awk, Your Programmable Report Generator

As the World of Linux gets ever more sophisticated, I occasionally like to remind myself about the importance of the fundamentals. Back to early principles and concepts that let humans bend those mighty computing machines to their will. One such early idea was that of the command line and all the helpful little programs you’d type in, before the days of window managers and GUIs.

Calculating ReportsOne of my favorite command line programs is awk.

awk is a powerful text manipulation program. Henry McGilton and Rachel Morgan, in Introducing The Unix System (McGraw-Hill 1983) referred to it as “a programmable report-generator”. With it you can search for patterns in text and/or perform relationship testing. Input is either a text file or some type of text stream, possibly originating from another command like ls.

Using awk

In its simplest form, awk simply prints out fields that you specify as it works its way through the file.  For example, say I generate a copy of my current directory and send it to a file with the following command:

rob$  ls -l > lines.txt

The contents of the file might look like this.

-rw-r--r--  1 rob  rob       24735 2013-02-18 16:37 0001036647.PDF
drwxr-xr-x  6 rob  rob        4096 2013-02-18 16:46 Calibre Library
-rw-r--r--  1 rob  rob     4047331 2012-06-20 21:04 capt0000.jpg
-rw-------  1 rob  rob     8064327 2011-07-02 04:12 capt0000.nef
drwxr-xr-x  2 rob  rob        4096 2013-06-06 19:14 captivate-06062012
drwxr-xr-x  2 rob  rob        4096 2012-06-06 19:14 captivate-06062013
-rw-r--r--  1 rob  rob        5729 2011-06-13 12:12 writing.tjp~
-rw-r--r--  1 rob  rob      151552 2011-12-23 16:49 x264_2pass.log.temp
drwxr-xr-x  2 rob  rob        4096 2012-12-29 15:09 xformerroot
-rw-r--r--  1 rob  rob        8871 2013-01-28 17:01 X-Plane Installer Log.txt
drwxr-xr-x  2 rob  rob        4096 2012-02-19 11:29 youtube

We could use awk without any search patterns with the following command:

rob$  awk '/ /' lines.txt

The result is simply all the lines and fields in the file:

-rw-r--r--  1 rob  rob       24735 2013-02-18 16:37 0001036647.PDF
drwxr-xr-x  6 rob  rob        4096 2013-02-18 16:46 Calibre Library
-rw-r--r--  1 rob  rob     4047331 2012-06-20 21:04 capt0000.jpg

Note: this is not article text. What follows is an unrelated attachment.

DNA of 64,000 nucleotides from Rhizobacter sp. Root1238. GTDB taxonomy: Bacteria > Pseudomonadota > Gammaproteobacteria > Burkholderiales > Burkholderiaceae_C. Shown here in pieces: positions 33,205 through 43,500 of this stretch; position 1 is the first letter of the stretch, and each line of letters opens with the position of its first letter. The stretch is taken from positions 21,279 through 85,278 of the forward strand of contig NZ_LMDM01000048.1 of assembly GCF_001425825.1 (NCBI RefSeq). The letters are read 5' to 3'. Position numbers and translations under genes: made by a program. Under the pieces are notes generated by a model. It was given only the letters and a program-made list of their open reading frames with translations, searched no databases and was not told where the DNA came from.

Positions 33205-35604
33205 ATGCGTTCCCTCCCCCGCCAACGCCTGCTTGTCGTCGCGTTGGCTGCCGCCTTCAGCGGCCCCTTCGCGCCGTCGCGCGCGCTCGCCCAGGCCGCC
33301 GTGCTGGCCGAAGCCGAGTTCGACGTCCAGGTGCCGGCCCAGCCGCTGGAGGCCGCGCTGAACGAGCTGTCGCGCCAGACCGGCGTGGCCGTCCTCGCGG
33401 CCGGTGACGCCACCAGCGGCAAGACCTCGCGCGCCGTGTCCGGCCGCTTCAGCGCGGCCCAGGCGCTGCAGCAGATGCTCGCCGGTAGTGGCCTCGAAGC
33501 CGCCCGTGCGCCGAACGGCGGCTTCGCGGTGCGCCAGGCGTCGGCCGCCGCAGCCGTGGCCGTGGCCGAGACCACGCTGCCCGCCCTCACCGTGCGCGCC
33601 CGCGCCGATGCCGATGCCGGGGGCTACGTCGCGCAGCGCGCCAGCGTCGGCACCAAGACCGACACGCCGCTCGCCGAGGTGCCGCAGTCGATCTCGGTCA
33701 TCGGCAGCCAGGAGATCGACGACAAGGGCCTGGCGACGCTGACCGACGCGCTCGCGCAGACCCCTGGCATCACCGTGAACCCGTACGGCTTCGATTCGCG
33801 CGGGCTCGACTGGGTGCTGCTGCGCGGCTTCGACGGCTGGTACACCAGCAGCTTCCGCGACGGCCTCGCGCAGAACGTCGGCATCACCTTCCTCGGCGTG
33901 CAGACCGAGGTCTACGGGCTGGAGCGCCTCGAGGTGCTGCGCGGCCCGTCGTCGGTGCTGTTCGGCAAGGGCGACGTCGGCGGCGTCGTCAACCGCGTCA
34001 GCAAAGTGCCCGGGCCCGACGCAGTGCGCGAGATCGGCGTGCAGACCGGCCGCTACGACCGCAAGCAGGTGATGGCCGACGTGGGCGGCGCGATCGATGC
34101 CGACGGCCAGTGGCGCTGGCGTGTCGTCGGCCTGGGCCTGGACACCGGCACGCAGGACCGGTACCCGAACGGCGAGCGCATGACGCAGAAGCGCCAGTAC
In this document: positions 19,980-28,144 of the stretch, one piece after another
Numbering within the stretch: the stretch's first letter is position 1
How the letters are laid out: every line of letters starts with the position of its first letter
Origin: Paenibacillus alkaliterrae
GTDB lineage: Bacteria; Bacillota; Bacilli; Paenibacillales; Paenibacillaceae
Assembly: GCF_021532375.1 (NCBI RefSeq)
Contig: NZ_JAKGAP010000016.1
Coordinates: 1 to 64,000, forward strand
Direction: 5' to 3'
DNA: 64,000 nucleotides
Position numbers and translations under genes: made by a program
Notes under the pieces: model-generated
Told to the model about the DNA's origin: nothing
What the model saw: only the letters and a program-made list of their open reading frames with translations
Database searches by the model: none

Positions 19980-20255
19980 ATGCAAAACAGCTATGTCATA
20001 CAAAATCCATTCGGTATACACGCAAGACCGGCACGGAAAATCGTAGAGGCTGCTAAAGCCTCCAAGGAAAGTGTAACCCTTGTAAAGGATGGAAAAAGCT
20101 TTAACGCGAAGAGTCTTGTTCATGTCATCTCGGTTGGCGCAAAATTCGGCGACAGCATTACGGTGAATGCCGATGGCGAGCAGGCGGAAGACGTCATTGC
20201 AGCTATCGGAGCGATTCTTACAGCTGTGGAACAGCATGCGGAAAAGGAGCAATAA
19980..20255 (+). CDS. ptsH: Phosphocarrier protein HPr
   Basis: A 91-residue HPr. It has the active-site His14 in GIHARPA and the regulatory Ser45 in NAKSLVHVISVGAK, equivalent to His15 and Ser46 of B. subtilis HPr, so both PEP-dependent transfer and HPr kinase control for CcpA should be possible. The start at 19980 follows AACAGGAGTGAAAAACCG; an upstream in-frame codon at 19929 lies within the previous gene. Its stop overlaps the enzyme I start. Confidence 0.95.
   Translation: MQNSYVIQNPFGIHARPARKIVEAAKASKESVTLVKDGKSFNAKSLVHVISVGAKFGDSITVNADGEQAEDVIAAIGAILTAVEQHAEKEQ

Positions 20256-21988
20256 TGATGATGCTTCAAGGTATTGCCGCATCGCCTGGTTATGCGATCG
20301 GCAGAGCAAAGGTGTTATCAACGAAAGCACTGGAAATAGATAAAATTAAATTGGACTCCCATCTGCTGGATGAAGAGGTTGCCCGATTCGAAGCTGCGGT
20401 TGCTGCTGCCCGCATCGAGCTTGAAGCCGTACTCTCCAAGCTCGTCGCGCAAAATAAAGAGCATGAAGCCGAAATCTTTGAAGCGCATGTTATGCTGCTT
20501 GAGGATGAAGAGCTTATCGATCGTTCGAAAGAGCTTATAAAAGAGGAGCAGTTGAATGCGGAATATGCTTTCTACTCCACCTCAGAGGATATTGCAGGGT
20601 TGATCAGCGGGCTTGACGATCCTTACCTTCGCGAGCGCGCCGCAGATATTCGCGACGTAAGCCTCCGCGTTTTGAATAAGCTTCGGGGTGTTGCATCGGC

-rw-------  1 rob  rob     8064327 2011-07-02 04:12 capt0000.nef
drwxr-xr-x  2 rob  rob        4096 2013-06-06 19:14 captivate-06062012
drwxr-xr-x  2 rob  rob        4096 2012-06-06 19:14 captivate-06062013
-rw-r--r--  1 rob  rob        5729 2011-06-13 12:12 writing.tjp~
-rw-r--r--  1 rob  rob      151552 2011-12-23 16:49 x264_2pass.log.temp
drwxr-xr-x  2 rob  rob        4096 2012-12-29 15:09 xformerroot
-rw-r--r--  1 rob  rob        8871 2013-01-28 17:01 X-Plane Installer Log.txt
drwxr-xr-x  2 rob  rob        4096 2012-02-19 11:29 youtube

Searching with awk

Let’s get a little more complex. This time, add a pattern to find a string anywhere in the lines.txt file.

rob$  awk '/2012/' lines.txt

The output looks like this.

-rw-r--r--  1 rob  rob     4047331 2012-06-20 21:04 capt0000.jpg
drwxr-xr-x  2 rob  rob        4096 2013-06-06 19:14 captivate-06062012
drwxr-xr-x  2 rob  rob        4096 2012-06-06 19:14 captivate-06062013
drwxr-xr-x  2 rob  rob        4096 2012-12-29 15:09 xformerroot
drwxr-xr-x  2 rob  rob        4096 2012-02-19 11:29 youtube

For the moment, let’s switch gears and print out a couple of specific fields. Suppose we just want the dates and their associated file names. In the lines.txt file, those would be the sixth and the eighth fields. Use the built-in field matching feature and print them (with a space inserted, using double quotes, in between, for clarity).

rob$  awk '{print $6 “  “ $8}' lines.txt

Here are the corresponding lines.

2013-02-18 0001036647.PDF
2013-02-18 Calibre
2012-06-20 capt0000.jpg
2011-07-02 capt0000.nef
2013-06-06 captivate-06062012
2012-06-06 captivate-06062013
2011-06-13 writing.tjp~
2011-12-23 x264_2pass.log.temp
2012-12-29 xformerroot
2013-01-28 X-Plane
2012-02-19 youtube